Tissue was fixed in 10% neutral buffered formalin, embedded in paraffin, and sectioned and stained with hematoxylin and eosin, via routine method. Human bone and osteosarcoma tissue microarrays were purchased from Biomax (BO244b, OS804). In situ hybridization was carried out using probes for mouse and human IL23-encoding RNA (ACD Bio-Techne). Slides were scanned on ScanScope XT (Aperio).
DC Enrichment and Stimulation
BMDCs were generated as described (Abcam protocol modified from ref. 18). Briefly, bone marrow was flushed out of mouse tibia and femur and single cell suspension–plated in the presence of 50 ng/mL GM-CSF and 50 ng/mL IL4 (PeproTech); 80% of the medium was removed, and new medium added at day 3; assays were conducted on day 7. Flow cytometry analysis of enriched dendritic cells was conducted. Cells were plated in 6-well plates and treated.
Statistical analysis was performed using GraphPad Prism software (V7.0a, GraphPad). Values are reported as means ± SEM. When comparing two groups, P values were calculated using two-tailed Student t tests. For time to event and survival analysis, P values for the Kaplan–Meier survival curves were calculated with a log-rank (Mantel–Cox) test. Significance was conventionally accepted at P values equal to or less than 0.05. For multiple treatment group comparisons, significance was determined by one-way analysis of variance, followed by the Tukey post hoc multiple comparisons test, where *, P < 0.05;**, P < 0.01; ***, P < 0.001; ****, P < 0.0001.
Data and Materials Availability
All data are available in the main text or the supplementary materials.
Disclosure of Potential Conflicts of Interest
J.-P. Pin reports receiving a commercial research grant from CisBio Bioassays and has ownership interest in patents on mGlu4 assays and pharmacological compounds. E.G. Demicco is a consultant/advisory board member for Bayer. M.W.L. Teng has received honoraria from the speakers bureaus of Bristol-Myers Squibb, Roche, and Merck. M.J. Smyth reports receiving commercial research grants from Bristol-Myers Squibb and Tizona Therapeutics, has ownership interest (including patents) in Tizona Therapeutics, and is a consultant/advisory board member for Tizona Therapeutics and Compass Therapeutics. D.M. Thomas reports receiving commercial research support from Amgen. No potential conflicts of interest were disclosed by the other authors.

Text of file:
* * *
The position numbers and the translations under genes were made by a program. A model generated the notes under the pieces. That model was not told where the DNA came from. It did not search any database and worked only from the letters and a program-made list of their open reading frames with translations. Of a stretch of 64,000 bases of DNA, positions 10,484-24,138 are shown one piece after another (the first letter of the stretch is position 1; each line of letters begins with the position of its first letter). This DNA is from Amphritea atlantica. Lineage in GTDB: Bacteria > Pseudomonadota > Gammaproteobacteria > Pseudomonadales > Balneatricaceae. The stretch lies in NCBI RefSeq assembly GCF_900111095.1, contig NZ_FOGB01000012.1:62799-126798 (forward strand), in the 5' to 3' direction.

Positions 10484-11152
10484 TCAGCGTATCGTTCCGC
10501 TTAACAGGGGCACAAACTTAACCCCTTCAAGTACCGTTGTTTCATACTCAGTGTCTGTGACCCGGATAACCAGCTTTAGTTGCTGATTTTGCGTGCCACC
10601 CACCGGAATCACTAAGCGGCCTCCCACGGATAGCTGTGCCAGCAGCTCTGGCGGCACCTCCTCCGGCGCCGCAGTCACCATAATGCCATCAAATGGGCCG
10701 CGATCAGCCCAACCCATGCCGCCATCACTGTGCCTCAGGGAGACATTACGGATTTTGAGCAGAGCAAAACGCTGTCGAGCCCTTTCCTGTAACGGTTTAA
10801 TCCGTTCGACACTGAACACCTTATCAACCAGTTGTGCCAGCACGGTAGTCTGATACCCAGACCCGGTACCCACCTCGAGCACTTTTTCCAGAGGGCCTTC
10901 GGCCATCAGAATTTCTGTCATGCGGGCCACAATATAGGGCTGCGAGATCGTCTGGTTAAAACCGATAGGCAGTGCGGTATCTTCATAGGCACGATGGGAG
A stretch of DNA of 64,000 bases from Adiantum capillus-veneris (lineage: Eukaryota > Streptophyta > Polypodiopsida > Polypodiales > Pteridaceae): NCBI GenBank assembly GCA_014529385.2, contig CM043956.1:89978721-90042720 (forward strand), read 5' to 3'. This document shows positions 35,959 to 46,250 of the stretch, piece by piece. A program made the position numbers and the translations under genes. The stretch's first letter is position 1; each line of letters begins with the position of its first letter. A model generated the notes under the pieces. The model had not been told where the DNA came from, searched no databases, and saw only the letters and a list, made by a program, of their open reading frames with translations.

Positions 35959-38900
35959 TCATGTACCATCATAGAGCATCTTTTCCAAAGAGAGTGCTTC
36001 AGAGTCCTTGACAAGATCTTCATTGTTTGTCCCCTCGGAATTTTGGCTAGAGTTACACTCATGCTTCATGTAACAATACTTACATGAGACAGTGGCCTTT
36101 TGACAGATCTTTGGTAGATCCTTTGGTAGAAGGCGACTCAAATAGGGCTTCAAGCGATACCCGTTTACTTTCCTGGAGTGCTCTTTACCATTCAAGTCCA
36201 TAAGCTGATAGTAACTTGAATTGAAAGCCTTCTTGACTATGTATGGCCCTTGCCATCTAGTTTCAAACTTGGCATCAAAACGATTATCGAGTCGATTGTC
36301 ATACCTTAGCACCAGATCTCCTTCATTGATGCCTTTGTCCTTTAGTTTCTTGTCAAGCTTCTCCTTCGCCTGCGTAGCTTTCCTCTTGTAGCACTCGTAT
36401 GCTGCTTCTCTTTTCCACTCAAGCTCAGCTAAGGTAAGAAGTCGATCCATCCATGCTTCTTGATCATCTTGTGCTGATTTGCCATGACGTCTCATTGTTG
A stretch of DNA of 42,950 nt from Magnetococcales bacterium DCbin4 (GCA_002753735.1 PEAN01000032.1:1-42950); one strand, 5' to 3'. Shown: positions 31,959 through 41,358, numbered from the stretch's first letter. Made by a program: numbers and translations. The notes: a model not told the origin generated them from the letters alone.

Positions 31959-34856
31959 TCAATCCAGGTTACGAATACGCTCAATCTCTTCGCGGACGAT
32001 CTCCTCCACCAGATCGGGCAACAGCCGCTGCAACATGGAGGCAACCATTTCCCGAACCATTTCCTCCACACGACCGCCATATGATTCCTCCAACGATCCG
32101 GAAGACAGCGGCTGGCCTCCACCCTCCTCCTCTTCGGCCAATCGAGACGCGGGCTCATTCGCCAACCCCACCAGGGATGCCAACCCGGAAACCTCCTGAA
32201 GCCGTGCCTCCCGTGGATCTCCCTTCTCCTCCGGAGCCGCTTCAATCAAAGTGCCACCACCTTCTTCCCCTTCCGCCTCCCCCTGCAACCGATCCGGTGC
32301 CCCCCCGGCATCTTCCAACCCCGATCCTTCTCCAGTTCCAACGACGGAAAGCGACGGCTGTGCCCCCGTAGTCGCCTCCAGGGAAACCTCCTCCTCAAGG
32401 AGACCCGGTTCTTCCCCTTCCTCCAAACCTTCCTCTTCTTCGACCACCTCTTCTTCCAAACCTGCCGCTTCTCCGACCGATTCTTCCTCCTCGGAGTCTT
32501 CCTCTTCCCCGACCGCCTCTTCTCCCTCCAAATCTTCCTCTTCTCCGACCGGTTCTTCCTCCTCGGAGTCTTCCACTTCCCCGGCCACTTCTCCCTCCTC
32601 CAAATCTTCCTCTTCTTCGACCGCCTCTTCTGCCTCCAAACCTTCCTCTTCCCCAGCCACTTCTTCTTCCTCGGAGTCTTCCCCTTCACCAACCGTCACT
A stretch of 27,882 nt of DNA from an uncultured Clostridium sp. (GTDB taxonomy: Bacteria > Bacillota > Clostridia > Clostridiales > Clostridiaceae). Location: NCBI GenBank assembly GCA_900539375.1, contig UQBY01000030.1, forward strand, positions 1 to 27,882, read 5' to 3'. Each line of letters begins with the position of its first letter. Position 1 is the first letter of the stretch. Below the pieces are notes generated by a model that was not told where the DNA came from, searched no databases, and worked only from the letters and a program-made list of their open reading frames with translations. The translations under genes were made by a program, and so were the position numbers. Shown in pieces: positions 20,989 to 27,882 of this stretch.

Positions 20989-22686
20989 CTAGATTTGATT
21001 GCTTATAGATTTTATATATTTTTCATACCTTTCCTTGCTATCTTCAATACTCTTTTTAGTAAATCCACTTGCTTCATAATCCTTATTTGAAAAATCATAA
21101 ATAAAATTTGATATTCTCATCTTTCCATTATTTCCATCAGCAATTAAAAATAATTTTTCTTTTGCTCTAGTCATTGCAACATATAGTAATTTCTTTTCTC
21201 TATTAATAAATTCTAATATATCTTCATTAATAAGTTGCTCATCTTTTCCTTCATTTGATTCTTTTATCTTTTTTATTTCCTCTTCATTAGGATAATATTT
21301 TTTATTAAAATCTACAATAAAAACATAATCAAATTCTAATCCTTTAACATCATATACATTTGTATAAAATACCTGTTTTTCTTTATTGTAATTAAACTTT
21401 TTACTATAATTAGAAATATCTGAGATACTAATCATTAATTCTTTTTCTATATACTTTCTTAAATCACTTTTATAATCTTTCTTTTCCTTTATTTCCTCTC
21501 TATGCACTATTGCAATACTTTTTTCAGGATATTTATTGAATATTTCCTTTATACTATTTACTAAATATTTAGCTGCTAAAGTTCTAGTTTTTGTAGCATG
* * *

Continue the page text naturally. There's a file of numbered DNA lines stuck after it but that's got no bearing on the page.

Conception and design: M. Kansara, M.J. Smyth, D.M. Thomas
Development of methodology: M. Kansara, J.-P. Pin, D.M. Thomas
Acquisition of data (provided animals, acquired and managed patients, provided facilities, etc.): K. Thomson, P. Pang, A. Dutour, F. Acher, E.G. Demicco, J. Yan, M.J. Smyth
Analysis and interpretation of data (e.g., statistical analysis, biostatistics, computational analysis): M. Kansara, K. Thomson, L. Mirabello, M.W.L. Teng, M.J. Smyth, D.M. Thomas
Writing, review, and/or revision of the manuscript: M. Kansara, A. Dutour, F. Acher, J.-P. Pin, M.W.L. Teng, M.J. Smyth, D.M. Thomas
Administrative, technical, or material support (i.e., reporting or organizing data, constructing databases): M. Kansara, K. Thomson, P. Pang, D.M. Thomas
Study supervision: M. Kansara, D.M. Thomas
This work was supported by grants from the National Health and Medical Research Council (NHMRC), NHMRC Program Grant APP1113482. M. Kansara and D.M. Thomas were supported by a Cancer Council NSW grant 1107784, Tour de Cure foundation project grant, and Shriver Immunosarc International Collaborative Grant. D.M. Thomas was supported by an NHMRC Principal Research Fellowship and M.J. Smyth was supported by an NHMRC Australia Fellowship and Senior Principal Research Fellowship. M.J. Smyth and M.W. Teng were supported by a donation from the Summit to Sarcoma and a grant from the Hare Foundation. We thank Torsten Nielsen and Amanda Dancsok, University of British Columbia, Vancouver, Canada, for helpful discussion, and Carl Walkley, St. Vincent's Institute, Melbourne, Australia, for providing mouse tumor tissue.